Good evening. I would like to welcome you tonight. This night is very special time, special occasion. We are starting the seven-year study program of Sutra and Tantra. I would like to welcome you, and also I like to thank you to all of you showing great interest, wanting to know what we are going to study. I'm not sure all of you are going to study or not. But I know many of you are going to study, and many of you done lots of study before, and done also lots of practice: Dharma in general, and particularly Lam Rim, and Vajrayana path. And showing your interest, it is very wonderful, and I like to thank you, and I appreciate your coming here.
Tonight I would like to speak a little bit about the study program. I won't talk very much, because Cyndy already gave a very wonderful description, how we're going to study, why we're studying and so forth. As Cyndy said, this kind of study program is one of my wish, long-time wish. And I always felt it is important to people to study Dharma step-by-step, and have a long-term kind of vision. Because Dharma is very vast. Dharma is so profound. The Buddha's teaching is very profound and vast. So we cannot study, we cannot accomplish the result of studying, or we cannot achieve the result of Dharma practice in such short time.
And it is important to study for long time and practice long time, and have a vision and goal and dream, and also perhaps a kind of fantasy. And I had this vision that it is important to study Dharma for years, because I myself studied Dharma for many years, I can say. Even though I'm not a great scholar. I never been a good scholar. Since I was little I always prefer to meditate, somewhere in the mountains or in the caves. Many times when I was little, I request my teacher. I said to him, "I like to go into the mountains. Meditate." I was told my previous incarnations are Kargyupa lamas. And many Kargyupa lamas, most Kargyupa lamas are great meditators, practitioners. But also my teachers ask me to study. And also my teachers told me my previous incarnation made a will, and he said that he would like to study as well, in the Gelugpa monastery. So that's how I end up become a Gelugpa. And I also still have very deep, intimate feelings and devotion, connection, love and passion with the Kargyu lineage. Especially Karma Kargyu lineage. Because my monastery is Kargyu monastery in Tibet, and many of my family members are Kargyupas, and also Gelugpas.
Anyway, so because of my background, studying in the monastery, I saw how it is wonderful to study Dharma step-by-step. To study, and read, and discuss, and have a dialogue, and debate, and then meditate. Then discuss and debate and study. So then the Dharma gradually soaks deeply in your mindstream, within your mindstream. And also Dharma kind of soaks into your body. Not only mind, body -- in your heart, in your brain, in your liver, in your ?? And so you become a real Dharmic person, and your whole body language and mental attitude, everything becomes a Dharma person. It is possible one can become a good Dharma person and good practitioner, if he study for long time and meditate and practice.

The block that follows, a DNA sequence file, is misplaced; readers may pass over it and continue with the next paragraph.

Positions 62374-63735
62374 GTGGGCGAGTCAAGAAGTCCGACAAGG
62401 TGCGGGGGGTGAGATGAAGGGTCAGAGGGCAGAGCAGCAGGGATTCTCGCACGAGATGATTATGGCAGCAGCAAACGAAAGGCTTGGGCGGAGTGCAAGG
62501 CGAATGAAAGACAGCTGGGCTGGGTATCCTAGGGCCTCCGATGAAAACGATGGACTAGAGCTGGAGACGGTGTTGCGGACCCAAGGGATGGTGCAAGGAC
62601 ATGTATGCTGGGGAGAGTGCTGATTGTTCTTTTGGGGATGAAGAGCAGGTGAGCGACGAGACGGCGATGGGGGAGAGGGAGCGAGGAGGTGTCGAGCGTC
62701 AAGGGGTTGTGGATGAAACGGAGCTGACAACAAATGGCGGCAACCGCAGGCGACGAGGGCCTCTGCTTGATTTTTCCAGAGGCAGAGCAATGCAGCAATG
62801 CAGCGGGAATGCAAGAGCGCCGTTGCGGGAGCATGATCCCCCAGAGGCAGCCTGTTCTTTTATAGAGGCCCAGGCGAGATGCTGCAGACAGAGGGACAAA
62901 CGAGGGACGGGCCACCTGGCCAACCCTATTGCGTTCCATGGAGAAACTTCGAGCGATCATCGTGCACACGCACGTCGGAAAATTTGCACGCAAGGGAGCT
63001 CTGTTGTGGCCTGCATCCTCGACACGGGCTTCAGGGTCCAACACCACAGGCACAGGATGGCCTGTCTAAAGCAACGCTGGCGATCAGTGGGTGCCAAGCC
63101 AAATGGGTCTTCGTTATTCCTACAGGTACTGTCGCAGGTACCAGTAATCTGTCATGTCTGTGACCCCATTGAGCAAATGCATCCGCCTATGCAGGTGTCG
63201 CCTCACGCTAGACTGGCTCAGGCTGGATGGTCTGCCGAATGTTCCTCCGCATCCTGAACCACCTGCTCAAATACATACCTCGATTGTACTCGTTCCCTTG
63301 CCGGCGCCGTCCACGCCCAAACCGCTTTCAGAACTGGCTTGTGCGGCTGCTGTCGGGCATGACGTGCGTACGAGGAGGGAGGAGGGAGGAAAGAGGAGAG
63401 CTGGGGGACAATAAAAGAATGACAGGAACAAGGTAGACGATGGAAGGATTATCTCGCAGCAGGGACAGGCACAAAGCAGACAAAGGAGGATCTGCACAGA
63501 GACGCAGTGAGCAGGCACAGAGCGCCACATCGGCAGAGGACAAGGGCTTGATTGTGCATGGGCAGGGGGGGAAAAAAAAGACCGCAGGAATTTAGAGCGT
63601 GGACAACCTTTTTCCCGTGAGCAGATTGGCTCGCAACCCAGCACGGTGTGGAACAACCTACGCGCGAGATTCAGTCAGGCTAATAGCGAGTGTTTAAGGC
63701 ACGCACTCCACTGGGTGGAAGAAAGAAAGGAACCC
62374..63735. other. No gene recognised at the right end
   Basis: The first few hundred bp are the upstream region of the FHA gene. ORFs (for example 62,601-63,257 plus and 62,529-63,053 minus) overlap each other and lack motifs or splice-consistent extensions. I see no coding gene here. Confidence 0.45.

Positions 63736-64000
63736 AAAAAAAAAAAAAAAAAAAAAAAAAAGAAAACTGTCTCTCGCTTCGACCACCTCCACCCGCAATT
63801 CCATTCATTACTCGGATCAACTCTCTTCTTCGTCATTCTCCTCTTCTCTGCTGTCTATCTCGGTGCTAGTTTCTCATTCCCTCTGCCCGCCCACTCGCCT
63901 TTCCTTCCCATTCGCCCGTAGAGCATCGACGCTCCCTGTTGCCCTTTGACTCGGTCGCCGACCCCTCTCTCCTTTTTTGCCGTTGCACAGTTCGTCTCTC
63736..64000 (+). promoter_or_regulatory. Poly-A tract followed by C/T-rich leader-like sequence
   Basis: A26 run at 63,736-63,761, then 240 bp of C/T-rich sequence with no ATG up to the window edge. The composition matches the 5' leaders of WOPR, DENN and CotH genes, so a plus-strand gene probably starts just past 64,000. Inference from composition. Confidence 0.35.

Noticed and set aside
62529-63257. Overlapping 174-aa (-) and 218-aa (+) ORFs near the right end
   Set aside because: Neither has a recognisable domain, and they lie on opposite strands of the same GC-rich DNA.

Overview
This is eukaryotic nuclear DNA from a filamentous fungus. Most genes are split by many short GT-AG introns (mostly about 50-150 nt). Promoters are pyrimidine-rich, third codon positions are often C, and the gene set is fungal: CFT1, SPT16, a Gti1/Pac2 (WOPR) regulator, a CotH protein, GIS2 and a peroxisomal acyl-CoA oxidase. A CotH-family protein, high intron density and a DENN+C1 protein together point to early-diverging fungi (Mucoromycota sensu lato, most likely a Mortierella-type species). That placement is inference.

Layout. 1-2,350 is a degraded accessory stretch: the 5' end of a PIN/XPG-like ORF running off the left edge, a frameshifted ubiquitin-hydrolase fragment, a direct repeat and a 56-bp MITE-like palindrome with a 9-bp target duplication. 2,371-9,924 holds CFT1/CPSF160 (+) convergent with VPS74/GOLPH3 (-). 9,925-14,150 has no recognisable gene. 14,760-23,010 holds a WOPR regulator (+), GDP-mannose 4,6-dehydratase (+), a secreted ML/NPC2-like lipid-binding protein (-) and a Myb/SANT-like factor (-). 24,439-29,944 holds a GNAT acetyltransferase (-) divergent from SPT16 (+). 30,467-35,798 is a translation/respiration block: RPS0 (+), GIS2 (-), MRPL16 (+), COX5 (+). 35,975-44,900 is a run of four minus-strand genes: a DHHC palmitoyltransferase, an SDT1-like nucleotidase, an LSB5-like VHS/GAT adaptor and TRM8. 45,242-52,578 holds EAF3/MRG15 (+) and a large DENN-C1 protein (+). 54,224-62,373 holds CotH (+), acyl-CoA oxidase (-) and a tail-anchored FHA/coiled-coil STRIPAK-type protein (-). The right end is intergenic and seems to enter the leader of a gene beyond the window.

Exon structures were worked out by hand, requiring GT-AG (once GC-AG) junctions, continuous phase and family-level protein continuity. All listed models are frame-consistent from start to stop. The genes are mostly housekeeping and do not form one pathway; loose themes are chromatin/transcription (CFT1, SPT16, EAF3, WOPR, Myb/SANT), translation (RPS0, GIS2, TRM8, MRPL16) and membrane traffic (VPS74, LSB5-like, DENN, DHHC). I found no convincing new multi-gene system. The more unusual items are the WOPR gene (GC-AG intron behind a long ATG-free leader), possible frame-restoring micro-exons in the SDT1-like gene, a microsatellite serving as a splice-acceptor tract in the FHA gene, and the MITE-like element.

So I felt it is important to study Dharma step-by-step and Lama Tsongkhapa said, this is very famous words, what he says in Tibetan, [Tibetan words here] means: first in the beginning, or in early age as a Dharma person one should study Dharma and listen to teachings. Take teachings from the masters, different masters, thoroughly, as much as possible. And that is very important. [More Tibetan words here] Then, in the middle, after that, in the intermediate state, at some point in your life, in your mid-life perhaps, then one can see. One can see the Dharma, one can have a good Dharma understanding. What is really Dharma, how the Dharma works. The teaching of the Buddha, the whole path, and the goal, and everything. You can see very clearly. Like looking at a good map. Good map -- looking at a good map, like that, you can see very clearly. And you have deep confidence in the Dharma, in mid-life, mid-Dharma-life, I should say. [More Tibetan words here]. Then at the end, one should practice, day and night, day and night. Now then he said, [more Tibetan words]. Then the Dharma, and the teaching of the Buddha, and the realization of the Dharma will bloom and increase within your mindstream, inside of you. Tibetan word is "??" "??" is the teaching of Buddha, and "??" means "to bloom." The realization will bloom within you.
So what Lama Tsongkhapa was saying is it is important to study Dharma. If you don't study Dharma, just sort of go right into meditation, so you only know maybe one formal meditation. Maybe you know some, one or two, three or some aspect of Dharma, maybe you're good. You maybe can do very well. But you don't have a good basis. And also, one cannot have the confidence to actually to give Dharma, and to share the gift of Dharma to others and for all sentient beings. That's why it is important to study Dharma, and then meditate. Study and meditate, study and meditate. Meditate and study.
And Lama Tsongkhapa is known as an incarnation of Manjushri. There were three
great lamas who were incarnation of Manjushri: Sakya Pandita, Lama Tsongkhapa,
and Long Chenpa -- he was great teacher according Nyingma tradition. And Sakya
Pandita was great teacher and master according Sakya tradition, and Tsongkhapa
was the founder of Gelug tradition. Now all the four sects of Tibetan Buddhism
have Lam Rim teachings, and all the four sects of Tibetan Buddhism and Buddhist
tradition we have Lam Rim. According Gelugpa tradition we call "Lam Rim."
According Sakyapa tradition call "Lam Dey." According Kargyu tradition there is
a wonderful text called "The Jewel Ornament of Liberation" by Gampopa. And that
text is Lam Rim. According Nyingmapa tradition there is a text called "??" which
is also Lam Rim.